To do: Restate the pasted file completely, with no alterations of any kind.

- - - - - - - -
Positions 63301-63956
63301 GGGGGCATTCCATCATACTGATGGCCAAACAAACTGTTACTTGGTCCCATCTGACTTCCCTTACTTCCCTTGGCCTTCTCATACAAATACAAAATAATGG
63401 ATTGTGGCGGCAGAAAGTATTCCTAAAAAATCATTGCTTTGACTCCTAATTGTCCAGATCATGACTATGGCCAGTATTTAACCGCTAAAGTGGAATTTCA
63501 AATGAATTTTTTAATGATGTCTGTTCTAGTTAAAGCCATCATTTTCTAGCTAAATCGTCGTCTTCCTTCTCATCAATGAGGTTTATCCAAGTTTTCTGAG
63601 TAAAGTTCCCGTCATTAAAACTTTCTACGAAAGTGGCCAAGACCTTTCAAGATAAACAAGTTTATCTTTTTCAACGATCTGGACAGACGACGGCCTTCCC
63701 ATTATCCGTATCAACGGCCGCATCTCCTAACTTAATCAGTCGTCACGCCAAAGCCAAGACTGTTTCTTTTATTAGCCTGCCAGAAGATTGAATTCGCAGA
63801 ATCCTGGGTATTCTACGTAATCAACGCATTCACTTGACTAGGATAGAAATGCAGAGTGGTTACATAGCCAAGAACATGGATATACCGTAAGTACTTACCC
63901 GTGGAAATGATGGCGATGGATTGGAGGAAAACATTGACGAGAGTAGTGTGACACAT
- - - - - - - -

Positions 63301-63956
63301 GGGGGCATTCCATCATACTGATGGCCAAACAAACTGTTACTTGGTCCCATCTGACTTCCCTTACTTCCCTTGGCCTTCTCATACAAATACAAAATAATGG
63401 ATTGTGGCGGCAGAAAGTATTCCTAAAAAATCATTGCTTTGACTCCTAATTGTCCAGATCATGACTATGGCCAGTATTTAACCGCTAAAGTGGAATTTCA
63501 AATGAATTTTTTAATGATGTCTGTTCTAGTTAAAGCCATCATTTTCTAGCTAAATCGTCGTCTTCCTTCTCATCAATGAGGTTTATCCAAGTTTTCTGAG
63601 TAAAGTTCCCGTCATTAAAACTTTCTACGAAAGTGGCCAAGACCTTTCAAGATAAACAAGTTTATCTTTTTCAACGATCTGGACAGACGACGGCCTTCCC
63701 ATTATCCGTATCAACGGCCGCATCTCCTAACTTAATCAGTCGTCACGCCAAAGCCAAGACTGTTTCTTTTATTAGCCTGCCAGAAGATTGAATTCGCAGA
63801 ATCCTGGGTATTCTACGTAATCAACGCATTCACTTGACTAGGATAGAAATGCAGAGTGGTTACATAGCCAAGAACATGGATATACCGTAAGTACTTACCC
63901 GTGGAAATGATGGCGATGGATTGGAGGAAAACATTGACGAGAGTAGTGTGACACAT